• Gralise, as a brand, is FDA-approved only to treat post-herpetic neuralgia.
  • Horizant is used for restless leg syndrome and post-herpetic neuralgia.
  • No generics exist yet for these brands.
  • It is important you use only the brand or the generic form of gabapentin that your doctor has prescribed. Check your medicine each time you get a refill at the pharmacy; be sure you have received the correct type.
  • Because these products are extended-release, it is important not to chew, crush, split or try to dissolve the pills. Take your medication with food.
  • When your doctor determines that you should stop or change this medication, it should be slowly discontinued over at least one week.
  • Patients with kidney disease may need to have their doses adjusted.

Off-Label Uses of Gabapentin

Unapproved, or "off-label" uses of gabapentin are uses that have not been approved by the FDA and are not in the professional package labeling. However, some doctors may have had good experience using gabapentin in an off-label fashion, and it may be an accepted use even if not specifically FDA-approved.

For example, gabapentin has been used off-label in the treatment of:

However, the FDA turned down the approval for menopausal hot flashes due to lack of effectiveness and side effects like dizziness, fatigue and balance problems.

A 2017 study published in JAMA Surgery noted that gabapentin has been used in surgical patients to help reduce the amount of opioid painkillers required for pain. When patients received gabapentin before and after surgery, the need for continued opioid painkillers was reduced by 24 percent, according to researchers at Stanford University School of Medicine.

Only use a drug for an off-label use if your doctor has specifically written you a prescription with appropriate dosing.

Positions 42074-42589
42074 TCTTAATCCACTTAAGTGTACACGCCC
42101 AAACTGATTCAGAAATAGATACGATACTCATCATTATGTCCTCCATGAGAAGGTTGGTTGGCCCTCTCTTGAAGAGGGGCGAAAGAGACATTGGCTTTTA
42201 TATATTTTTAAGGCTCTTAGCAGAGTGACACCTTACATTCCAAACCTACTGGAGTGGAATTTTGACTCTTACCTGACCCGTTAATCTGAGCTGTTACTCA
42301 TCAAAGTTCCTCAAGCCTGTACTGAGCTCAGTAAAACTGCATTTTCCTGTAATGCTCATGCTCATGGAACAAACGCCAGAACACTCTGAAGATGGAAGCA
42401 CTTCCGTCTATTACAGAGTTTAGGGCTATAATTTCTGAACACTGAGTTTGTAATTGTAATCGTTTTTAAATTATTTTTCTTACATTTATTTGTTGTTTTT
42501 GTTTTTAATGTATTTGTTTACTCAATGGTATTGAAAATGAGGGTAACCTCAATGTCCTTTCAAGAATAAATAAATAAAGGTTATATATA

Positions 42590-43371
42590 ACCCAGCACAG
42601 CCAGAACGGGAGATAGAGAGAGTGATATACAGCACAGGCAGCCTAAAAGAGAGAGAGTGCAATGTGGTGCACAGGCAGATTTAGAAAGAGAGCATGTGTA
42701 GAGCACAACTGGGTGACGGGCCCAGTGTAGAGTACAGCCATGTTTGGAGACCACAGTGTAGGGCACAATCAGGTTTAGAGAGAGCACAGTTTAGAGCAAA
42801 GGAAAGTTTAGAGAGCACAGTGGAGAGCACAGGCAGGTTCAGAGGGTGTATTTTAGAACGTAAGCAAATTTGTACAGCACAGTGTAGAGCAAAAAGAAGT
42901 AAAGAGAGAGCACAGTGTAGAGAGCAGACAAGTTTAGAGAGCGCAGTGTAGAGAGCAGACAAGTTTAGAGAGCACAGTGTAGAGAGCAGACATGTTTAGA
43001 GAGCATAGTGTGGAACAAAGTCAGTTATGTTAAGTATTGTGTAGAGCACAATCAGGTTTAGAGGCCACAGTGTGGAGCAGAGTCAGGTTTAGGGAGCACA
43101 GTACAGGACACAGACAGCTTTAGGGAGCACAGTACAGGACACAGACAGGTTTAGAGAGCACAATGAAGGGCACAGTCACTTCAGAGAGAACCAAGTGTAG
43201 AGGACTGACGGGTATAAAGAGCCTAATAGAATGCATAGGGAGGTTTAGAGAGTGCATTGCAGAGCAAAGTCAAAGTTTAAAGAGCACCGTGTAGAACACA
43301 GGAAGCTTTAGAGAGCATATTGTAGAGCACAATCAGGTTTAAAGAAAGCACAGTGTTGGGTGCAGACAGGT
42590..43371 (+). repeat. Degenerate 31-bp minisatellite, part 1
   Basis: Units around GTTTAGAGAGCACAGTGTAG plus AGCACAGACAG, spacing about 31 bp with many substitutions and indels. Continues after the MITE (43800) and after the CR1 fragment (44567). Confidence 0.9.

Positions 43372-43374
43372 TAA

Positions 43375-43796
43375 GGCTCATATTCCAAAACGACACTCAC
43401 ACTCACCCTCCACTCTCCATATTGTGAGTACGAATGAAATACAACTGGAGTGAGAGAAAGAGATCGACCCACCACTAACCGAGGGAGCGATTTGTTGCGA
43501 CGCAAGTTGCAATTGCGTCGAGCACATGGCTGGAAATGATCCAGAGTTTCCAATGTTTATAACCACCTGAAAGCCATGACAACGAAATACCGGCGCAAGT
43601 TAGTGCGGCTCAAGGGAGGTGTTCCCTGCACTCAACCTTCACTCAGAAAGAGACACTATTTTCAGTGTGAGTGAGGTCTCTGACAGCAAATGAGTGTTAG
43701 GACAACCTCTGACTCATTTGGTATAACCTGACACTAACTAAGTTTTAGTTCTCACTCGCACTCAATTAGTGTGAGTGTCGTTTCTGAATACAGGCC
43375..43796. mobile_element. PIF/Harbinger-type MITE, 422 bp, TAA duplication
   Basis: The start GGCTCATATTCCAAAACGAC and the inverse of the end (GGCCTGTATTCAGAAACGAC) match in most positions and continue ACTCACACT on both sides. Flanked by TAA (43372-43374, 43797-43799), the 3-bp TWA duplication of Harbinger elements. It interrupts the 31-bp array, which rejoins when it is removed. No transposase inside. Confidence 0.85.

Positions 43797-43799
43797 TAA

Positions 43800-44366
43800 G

Gabapentin Side Effects and Abuse Potential

Gabapentin is usually well-tolerated but there may be side effects that occur more commonly, especially at the beginning of treatment.

  • Drowsiness and dizziness can be common side effects and it's important to know how the drug will affect you before driving. You should avoid or limit the use of alcohol with gabapentin as it can worsen these effects.
  • Depression and suicide tendencies have been associated with seizure medications.
  • Call your doctor right away if you notice signs of an allergic reaction, such as: a rash, hives, itching; red, swollen, blistered, or peeling skin, difficulty breathing, unusual hoarseness; or swelling of the face or throat.
  • Increased appetite and weight gain have been reported, too, so keep an eye on the scale if you are concerned about adding pounds.

In an alarming report, it was recently noted that 1 in 5 opioid medication users may also be abusing and misusing gabapentin. Gabapentin can be abused to boost the high a person gets from opioid painkillers like oxycodone, muscle relaxants like Soma, and anxiety medications, such as Valium and Xanax.

Don't Abruptly Stop Gabapentin

Thinking of stopping your gabapentin? Think again, and contact your doctor first.

Abruptly stopping any form of gabapentin can lead to worsened seizures and unpleasant withdrawal side effects, so it's best to slowly stop the drug over a period of time. Your doctor will direct you on how to do this appropriately. Doses may need to be reduced if you have or develop kidney disease, too.

Bottom line? It's important to review the medication guide that comes with your gabapentin prescription, whether it be the generic, or the brand Neurontin, Horizant or Gralise. There are many side effects, and most you will not experience; however, it's still important to be aware of them and discuss with your doctor.

To learn more about gabapentin, join the gabapentin Support Group and Q&A Section. Ask questions, stay on top of the news, and contribute your experiences to patients just like you.

Finished: Need To Know: Top 9 Facts About Gabapentin

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  • 1 in 5 Opioid Users Also Might Be Abusing Seizure Drug: Study. August 3, 2016. Accessed 1/10/2018 at
  • Gabapentin [package insert]. Revised: 10/2015. Greenstone. Accessed 1/10/2018.
  • Gabapentin: Patient drug information. Up To Date (Lexicomp). Accessed 1/10/2018 at
  • Gabapentin May Help Surgical Patients Stop Opioids Sooner. Dec. 13, 2017. Accessed 1/10/2018 at
  • Number of Americans With Epilepsy at Record Level. August 10, 2017. Accessed Jan. 10, 2018 at

Further information